“I have been contacted by a number of people working in the Rural Transport Network who have very grave concerns for the funding of the service and feel completely in the dark in terms of their positions in the next twelve months and onwards.
“This service is a vital link to older people and those with disabilities who require assistance in getting to urban centres to do errands and socialise. It is essential to the maintenance of rural communities and local businesses which see marked improvements in returns when the service is operating.
“It cannot be the case that these people who rely on this service to combat isolation and mobility issues should lose it having already borne the brunt of cuts in frontline services they depend on most.
“I ask that the Minister clarify the position and meet with Rural Transport providers to hear their concerns and make them aware of the plans arising from the review of the network initiated by the last government.”
Sinn Féin TDs Aengus Ó Snodaigh and Brian Stanley have called on all parties to support the Sinn Féin motion on water charges which will be debated in the Dáil tomorrow.
Speaking from Leinster House Deputy Stanley said:
“Sinn Féin is totally committed to campaigning against the imposition of a charge for water. We believe that this charge will place even more of a burden on families who are already struggling to cope with the rising cost of living, unemployment and Government austerity measures.”
Deputy Ó Snodaigh said:
“Our motion calls for the €500 million which the Government intends spending on the installation of water meters, rising to €1 billion due to the funding options being considered, to be spent upgrading the antiquated distribution network. Such an investment would more than pay for itself in a relatively short time and both retain and create jobs in the local economy.
“The motion also affirms that the central taxation system is the only appropriate funding mechanism for domestic water.
“This is an important motion and I am calling on all parties to reject these unfair and regressive stealth taxes.” ENDS
Note to editors: Full text of motion below
Sinn Féin Private Members Business Motion for Thursday 16th June, 2011
That the Dáil –
Affirms that access to water and sewerage services for domestic use is a universally recognised and basic human right
- Acknowledges that the right to water includes the right to clean and safe water, the right to equitable access to water without discrimination (including on grounds of income), and the right to freedom from contamination or arbitrary disconnection of the water supply.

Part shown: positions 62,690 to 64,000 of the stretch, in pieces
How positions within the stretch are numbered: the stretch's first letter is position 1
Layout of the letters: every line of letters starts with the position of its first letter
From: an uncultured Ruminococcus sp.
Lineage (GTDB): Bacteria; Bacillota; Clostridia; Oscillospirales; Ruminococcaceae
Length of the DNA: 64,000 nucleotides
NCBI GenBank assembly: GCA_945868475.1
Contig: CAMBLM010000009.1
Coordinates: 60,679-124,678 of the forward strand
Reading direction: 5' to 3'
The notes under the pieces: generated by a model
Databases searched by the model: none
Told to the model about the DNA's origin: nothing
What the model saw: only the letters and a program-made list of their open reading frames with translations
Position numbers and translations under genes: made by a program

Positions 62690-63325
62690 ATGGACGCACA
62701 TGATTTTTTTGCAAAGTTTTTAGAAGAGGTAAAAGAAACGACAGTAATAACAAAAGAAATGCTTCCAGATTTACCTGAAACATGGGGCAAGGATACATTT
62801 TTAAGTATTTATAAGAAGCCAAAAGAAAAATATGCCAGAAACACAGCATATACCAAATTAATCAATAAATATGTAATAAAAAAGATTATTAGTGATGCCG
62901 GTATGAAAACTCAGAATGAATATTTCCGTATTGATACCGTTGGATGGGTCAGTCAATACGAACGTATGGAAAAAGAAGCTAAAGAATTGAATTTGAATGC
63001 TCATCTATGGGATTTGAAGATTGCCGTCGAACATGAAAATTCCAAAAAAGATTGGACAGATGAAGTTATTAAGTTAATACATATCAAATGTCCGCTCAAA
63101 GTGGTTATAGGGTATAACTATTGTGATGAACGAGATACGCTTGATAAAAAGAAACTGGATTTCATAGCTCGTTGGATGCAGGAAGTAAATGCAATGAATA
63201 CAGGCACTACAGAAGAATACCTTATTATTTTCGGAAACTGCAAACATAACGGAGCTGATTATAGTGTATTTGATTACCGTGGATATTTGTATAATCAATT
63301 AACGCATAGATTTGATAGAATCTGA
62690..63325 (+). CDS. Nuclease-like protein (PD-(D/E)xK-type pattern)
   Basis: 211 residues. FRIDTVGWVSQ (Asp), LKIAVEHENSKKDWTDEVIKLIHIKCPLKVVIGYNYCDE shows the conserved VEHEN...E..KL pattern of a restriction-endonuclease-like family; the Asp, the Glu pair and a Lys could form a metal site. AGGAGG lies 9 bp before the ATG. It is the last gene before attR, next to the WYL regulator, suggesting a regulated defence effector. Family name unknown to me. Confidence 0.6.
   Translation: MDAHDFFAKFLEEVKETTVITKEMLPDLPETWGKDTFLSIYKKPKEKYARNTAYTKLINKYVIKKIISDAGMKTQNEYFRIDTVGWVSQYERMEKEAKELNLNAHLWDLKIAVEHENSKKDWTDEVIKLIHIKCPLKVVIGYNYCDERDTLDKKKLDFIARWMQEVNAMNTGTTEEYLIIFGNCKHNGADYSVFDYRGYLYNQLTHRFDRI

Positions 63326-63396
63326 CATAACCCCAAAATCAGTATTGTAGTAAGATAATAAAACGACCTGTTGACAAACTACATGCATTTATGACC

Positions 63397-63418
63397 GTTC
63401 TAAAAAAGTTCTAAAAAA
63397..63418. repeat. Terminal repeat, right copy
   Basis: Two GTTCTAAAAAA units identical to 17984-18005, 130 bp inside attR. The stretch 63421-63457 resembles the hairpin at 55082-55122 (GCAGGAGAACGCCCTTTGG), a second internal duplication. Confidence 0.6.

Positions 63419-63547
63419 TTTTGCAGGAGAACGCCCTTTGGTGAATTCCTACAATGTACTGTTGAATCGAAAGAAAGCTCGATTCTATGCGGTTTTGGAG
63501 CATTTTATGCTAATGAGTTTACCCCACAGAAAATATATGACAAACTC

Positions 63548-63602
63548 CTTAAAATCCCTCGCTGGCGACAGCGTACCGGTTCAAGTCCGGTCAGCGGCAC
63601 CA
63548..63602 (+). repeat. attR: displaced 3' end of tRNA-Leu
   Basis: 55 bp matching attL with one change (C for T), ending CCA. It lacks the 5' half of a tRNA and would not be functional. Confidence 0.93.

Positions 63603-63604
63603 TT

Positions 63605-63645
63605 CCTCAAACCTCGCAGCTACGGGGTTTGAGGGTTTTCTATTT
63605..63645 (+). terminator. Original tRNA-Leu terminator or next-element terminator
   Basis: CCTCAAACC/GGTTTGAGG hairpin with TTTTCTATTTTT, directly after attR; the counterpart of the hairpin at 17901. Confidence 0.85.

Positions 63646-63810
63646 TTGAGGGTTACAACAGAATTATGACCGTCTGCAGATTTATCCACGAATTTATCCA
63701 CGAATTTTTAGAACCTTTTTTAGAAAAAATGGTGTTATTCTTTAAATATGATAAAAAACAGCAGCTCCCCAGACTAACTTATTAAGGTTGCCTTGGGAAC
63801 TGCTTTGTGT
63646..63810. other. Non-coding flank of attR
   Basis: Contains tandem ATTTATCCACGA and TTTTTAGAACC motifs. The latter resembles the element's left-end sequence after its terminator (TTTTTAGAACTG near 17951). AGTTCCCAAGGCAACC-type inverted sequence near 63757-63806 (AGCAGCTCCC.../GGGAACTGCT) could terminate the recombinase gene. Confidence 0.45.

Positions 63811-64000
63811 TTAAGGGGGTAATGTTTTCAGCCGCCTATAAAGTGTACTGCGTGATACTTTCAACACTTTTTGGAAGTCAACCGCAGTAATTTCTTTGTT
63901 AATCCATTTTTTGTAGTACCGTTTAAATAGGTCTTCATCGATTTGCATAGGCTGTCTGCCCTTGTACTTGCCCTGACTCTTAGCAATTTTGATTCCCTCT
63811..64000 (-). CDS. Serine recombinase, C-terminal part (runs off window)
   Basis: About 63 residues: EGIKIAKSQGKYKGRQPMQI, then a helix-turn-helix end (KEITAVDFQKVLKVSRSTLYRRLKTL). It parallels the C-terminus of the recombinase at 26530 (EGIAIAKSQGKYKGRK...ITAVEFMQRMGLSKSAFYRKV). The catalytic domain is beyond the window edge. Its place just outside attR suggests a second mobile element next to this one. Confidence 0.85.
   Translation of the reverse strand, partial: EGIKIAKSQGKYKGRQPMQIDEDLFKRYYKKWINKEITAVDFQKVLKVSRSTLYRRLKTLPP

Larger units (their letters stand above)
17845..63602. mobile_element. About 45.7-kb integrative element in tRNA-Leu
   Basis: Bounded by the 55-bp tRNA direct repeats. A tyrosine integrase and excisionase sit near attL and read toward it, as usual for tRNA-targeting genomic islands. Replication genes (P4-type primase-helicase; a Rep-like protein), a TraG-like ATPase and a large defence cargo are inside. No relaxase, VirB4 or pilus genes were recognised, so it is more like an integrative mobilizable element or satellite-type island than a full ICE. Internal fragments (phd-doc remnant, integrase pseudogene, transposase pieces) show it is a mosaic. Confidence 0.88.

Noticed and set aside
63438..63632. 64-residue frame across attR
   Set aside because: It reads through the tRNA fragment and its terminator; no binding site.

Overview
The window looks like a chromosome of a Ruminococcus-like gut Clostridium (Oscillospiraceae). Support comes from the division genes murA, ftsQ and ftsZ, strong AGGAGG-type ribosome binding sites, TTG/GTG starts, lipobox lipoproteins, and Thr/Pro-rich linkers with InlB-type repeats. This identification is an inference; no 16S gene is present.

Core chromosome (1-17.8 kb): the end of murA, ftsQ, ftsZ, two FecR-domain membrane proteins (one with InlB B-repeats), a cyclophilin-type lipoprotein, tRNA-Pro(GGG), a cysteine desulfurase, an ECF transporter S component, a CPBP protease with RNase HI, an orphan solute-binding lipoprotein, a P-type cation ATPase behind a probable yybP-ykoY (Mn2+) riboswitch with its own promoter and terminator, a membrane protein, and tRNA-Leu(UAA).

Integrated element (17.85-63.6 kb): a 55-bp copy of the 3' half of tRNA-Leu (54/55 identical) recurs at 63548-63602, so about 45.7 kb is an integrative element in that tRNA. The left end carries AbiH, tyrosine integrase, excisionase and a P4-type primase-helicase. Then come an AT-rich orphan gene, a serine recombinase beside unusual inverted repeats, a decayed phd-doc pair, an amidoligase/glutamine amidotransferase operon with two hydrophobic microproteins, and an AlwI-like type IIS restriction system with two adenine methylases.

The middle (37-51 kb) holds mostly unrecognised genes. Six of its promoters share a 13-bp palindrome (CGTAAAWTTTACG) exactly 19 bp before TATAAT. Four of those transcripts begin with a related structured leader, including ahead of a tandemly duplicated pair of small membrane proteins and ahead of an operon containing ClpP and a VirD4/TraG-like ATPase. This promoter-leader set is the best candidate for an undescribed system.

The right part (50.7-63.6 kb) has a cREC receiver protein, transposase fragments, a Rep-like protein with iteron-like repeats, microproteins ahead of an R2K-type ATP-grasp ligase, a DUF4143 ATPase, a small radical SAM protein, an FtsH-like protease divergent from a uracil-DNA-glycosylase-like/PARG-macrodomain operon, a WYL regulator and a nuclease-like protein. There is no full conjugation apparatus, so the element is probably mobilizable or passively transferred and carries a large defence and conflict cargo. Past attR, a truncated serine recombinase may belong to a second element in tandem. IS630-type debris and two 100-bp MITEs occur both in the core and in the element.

- Recognises that water is a valuable resource that is expensive to treat and distribute and that everyone has a duty to conserve it;
- Believes that responsibility, including operational responsibility, for water production, treatment and distribution must remain with local authorities and within full public ownership;
- Affirms that public authorities must take effective management decisions to protect and improve water quality, and to promote and ensure water conservation and sustainability in an equitable manner consistent with the principle of progressivity.
- Rejects the creeping privatization of our most vital resource evidenced by the preferred option status of Design, Build and Operate contracts with private companies in the area of water production and treatment services;
- Alerts the government to the danger that the current policy trajectory will shortly bring us to a situation where water services are entirely in private hands leaving the Irish public vulnerable to the profiteering price hikes and water poverty that have been witnessed elsewhere in the world, and particularly in countries under strong IMF influence such as Argentina and Bolivia;
- Notes the record of privatisation of water services in other jurisdictions is abysmal demonstrating that the pursuit of such policies are not in the best interest of the people of this State;
- Notes that the introduction of metering with any form of charge for domestic users signals the end of the Irish derogation from the EU’s Water Directive which exempts only our current practice from the full cost recovery principle, the consequence of which would be much higher household water bills than those currently signalled by government
- Condemns the chronic and on-going lack of investment in our water infrastructure, especially during the time of budget surpluses, with the result that up to 58% of treated water is lost by the distribution network before it even reaches households
- Considers that the €500 million which the government intend spending on the installation of household water meters, rising to €1 billion due to the funding options being considered, would be better spent upgrading the antiquated distribution network and such investment would more than pay for itself in a relatively short time and both retain and create jobs in the local economy